When we arrived, we toured the grounds (which included a mud gaucho home which demonstrated the manner in which they had lived), a small chapel, a museum, and numerous cows, horses, sheep, dogs, geese, ducks, etc. It was quite charming, actually. We also couldn’t help but notice the massive quantities of steak, ribs, sausages, and other cuts of beef barbecueing on a huge, rustic outdoor grill…it smelled wonderful and looked even better. It wasn’t quite ready, however, so we had the opportunity to ride horses or take a horse-drawn carriage ride around the ranch with the modern-day gauchos who worked at the ranch before we headed into the former ranch house (which is now converted to a rustic dining hall). The food was delicious, abundant, and simple…various cuts of beef in unlimited quantities, grilled to perfection, and served with a lovely fresh salad, homemade potato chips, Argentinean potato salad, and fresh baked bread. Beer, wine, sodas, and bottled water were also available in limitless quantities. During the meal, we got to enjoy traditional Argentinean folk music with accompanying dancers. Following the meal, we went back outdoors for a demonstration of one of the historic contests which had been enjoyed by the gauchos through the centuries. In this case, a lady’s ring was dangled above a riding track by a piece of rawhide. As the story was told, the gauchos would race each other to the ring on horseback, at top speed, and try to spear it with a stick as they flew past. Whichever was successful, won the maiden…apparently, whether she liked it or not. While our contemporary gauchos did not race each other (as a matter of safety), they took turns performing the high speed demonstration of trying to spear the ring as they flew past it on horseback…not so easy. This event was a lot of fun to watch…and, at the end of the demonstration, the cowboys who had actually managed to spear a ring during one of their multiple tries got to present it to the lady spectator of their choice (and, in the gaucho tradition, hopefully receive a kiss from the recipient). Sometimes, it just pays to be a blonde in a Latin American country. I was presented with a ring (actually, it was more like a tinfoil curtain ring…but let’s not dwell on that so the romance won’t be spoiled for me ), and got to plant a beso on the rugged cheek of my handsome Argentinean cowboy. *sigh* Well worth the $80 US for the day.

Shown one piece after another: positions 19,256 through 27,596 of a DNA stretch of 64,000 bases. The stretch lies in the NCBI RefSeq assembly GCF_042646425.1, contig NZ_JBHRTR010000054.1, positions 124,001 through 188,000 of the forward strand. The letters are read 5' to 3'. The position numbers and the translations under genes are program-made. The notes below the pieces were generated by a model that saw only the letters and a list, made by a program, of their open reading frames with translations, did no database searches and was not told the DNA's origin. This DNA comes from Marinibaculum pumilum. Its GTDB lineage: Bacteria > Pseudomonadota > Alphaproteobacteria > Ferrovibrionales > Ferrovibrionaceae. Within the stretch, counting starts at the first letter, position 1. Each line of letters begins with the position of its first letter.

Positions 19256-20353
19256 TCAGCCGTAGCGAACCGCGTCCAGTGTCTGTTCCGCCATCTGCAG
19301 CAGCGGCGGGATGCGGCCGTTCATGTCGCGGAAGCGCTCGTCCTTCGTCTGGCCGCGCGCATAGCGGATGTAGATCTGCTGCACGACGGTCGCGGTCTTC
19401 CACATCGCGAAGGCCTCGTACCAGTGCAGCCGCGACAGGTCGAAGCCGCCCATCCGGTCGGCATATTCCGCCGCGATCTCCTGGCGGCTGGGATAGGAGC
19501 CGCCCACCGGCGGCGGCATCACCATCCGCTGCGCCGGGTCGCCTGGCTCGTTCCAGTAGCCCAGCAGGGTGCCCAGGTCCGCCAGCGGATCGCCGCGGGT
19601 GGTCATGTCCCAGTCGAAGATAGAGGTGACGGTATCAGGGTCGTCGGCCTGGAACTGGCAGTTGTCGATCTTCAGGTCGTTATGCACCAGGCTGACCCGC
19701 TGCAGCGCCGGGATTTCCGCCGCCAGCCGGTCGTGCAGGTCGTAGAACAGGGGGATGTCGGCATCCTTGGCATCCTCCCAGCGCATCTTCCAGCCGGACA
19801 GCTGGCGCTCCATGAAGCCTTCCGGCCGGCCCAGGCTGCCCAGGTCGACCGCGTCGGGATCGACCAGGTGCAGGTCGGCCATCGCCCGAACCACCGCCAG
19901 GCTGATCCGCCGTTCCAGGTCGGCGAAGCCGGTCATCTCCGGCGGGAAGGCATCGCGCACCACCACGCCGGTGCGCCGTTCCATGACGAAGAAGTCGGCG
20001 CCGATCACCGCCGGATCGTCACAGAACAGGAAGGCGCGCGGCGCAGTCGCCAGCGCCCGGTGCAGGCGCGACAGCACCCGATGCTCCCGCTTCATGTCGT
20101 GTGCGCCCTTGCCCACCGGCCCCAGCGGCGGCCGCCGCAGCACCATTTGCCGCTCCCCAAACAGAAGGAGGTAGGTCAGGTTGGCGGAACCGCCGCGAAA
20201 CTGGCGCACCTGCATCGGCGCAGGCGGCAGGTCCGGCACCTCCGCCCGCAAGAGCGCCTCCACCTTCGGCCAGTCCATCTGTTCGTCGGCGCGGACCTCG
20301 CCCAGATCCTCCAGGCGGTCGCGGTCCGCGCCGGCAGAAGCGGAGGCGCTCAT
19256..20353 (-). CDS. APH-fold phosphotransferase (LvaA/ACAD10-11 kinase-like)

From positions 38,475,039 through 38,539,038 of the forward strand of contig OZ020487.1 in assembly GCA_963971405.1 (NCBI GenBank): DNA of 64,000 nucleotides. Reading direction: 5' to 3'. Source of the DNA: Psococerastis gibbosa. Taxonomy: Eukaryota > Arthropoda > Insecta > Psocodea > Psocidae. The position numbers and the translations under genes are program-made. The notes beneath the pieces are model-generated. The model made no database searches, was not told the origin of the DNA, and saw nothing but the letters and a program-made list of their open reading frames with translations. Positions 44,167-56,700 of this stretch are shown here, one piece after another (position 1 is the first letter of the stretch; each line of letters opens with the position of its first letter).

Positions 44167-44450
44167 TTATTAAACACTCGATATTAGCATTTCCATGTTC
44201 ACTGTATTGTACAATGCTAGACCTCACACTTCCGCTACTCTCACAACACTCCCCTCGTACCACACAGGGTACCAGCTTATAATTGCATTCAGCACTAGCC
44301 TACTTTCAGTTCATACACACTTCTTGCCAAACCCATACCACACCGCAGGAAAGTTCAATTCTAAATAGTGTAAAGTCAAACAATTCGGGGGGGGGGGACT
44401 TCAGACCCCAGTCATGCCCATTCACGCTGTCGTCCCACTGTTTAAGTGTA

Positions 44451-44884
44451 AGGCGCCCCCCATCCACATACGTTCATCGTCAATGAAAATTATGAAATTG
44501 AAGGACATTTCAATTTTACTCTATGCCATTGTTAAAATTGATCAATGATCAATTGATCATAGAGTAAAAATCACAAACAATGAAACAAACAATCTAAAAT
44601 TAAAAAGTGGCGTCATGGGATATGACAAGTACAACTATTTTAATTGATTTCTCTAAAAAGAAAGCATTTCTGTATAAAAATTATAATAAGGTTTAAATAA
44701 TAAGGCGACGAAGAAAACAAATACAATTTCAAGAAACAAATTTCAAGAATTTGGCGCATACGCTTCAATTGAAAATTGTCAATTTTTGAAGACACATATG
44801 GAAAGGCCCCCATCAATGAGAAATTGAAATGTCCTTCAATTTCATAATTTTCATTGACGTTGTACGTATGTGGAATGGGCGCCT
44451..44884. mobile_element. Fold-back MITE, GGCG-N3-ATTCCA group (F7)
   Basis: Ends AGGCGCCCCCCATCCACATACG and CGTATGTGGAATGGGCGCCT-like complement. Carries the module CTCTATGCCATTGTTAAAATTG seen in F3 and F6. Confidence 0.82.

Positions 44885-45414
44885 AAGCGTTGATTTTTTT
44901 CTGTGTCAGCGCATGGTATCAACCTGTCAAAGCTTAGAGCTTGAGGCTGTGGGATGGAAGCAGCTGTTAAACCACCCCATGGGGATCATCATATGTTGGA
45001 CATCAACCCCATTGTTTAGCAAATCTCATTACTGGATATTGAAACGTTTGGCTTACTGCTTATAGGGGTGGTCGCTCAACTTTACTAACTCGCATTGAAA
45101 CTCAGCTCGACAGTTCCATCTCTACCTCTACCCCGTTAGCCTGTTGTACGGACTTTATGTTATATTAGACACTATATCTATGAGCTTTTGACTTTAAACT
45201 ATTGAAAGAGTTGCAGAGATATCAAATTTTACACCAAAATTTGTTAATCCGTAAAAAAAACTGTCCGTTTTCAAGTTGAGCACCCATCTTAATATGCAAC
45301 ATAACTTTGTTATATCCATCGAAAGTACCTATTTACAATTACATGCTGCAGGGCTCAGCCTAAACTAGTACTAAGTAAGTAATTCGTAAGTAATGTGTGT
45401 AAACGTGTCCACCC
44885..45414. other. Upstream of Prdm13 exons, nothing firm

This was sadly our last day, so we returned to the hotel to prepare for our 7:00 AM flight the next morning.

Day Seven:

Today we traveled back to the U.S., but my review would not be complete if I omitted the continuing saga of our nightmarish experience with TAM Brazilian Airlines. When we arrived at the airport at 5:00AM, the clerk who checked us in could find no record of the promised upgrade. Even after speaking to the supervisor on duty, we were told that nothing could be done...even after producing a written document to the effect, we were blown off with a shrug because the signature was unrecognizable, and my husband had failed to get a name. Oh, well...live and learn. It's not like we weren't used to traveling in steerage, anyway. The first leg to Sao Paulo went smoothly enough...but on the second leg to Miami, the plane failed to ever gain much speed and constantly traveled at a low altitude. After about 90 minutes, it was announced that we were experiencing mechanical (oh...I mean "computer" difficulties) and would have to return to Sao Paulo to get a different plane. OMG...I am a white-knuckle flier to the highest power, and all I can say is "thank gawd for xanax". In my horse-tranquilized state, I managed to sleep through the strange flying pattern and the pilot's announcement...and my husband had the good sense not to awaken and tell me until we were ready to land back in Sao Paulo. After reboarding another aircraft, we once again headed for Miami...to finally arrive at 10:00PM instead of the scheduled 5:00PM. As luck would have it, we had already reserved a room for that night at the airport Hilton...just in case we were too tired to make the three hour drive back to Tampa when we got in. As was the case on our outbound trip, he flight attendants were virtually invisible except for when the atrocities they called "meals" were being served. About six hours into the return flight, my husband (who is a diabetic), broke out in a clammy sweat from plummeting blood sugar and walked to the back of the plane to request a glass of juice since we hadn't had a flight attendant sighting in at least 45 minutes. They snapped at him to go back to his seat, as the "fasten seat belt" sign was lit, and refused to give him the juice. Never, ever...not even if I were given a free ticket...would I fly TAM again. It was one bad experience after the next, both ways, and overall a big price to pay for a low fare.

Bottom Line:

This is a beautiful, exciting city which offers fabulous shopping, a great bang for your U.S. buck (exchange rate was 3.10 Argentinean pesos-1:00 US dollar while we were there), and super-friendly citizens who are very warm towards US citizens. As a plus, Argentinean men are eye-candy to the highest power…I didn’t think the Italians could be eclipsed, but I was wrong. Women should be prepared for the possibility of extremely overt ogling (bordering on leering) when visiting this country…there is really none of the pretending to hold back out of politeness or political correctness that we enjoy in the US (and I’m 46, not some hot young babe...they don't discriminate). The weather was also extremely nice towards the end of September...highs in the 70's and low humidity (as well as a relatively low tourist density). The major downsides for me were the volume of litter, smoky restaurants, and hair-raising traffic. Overall recommended!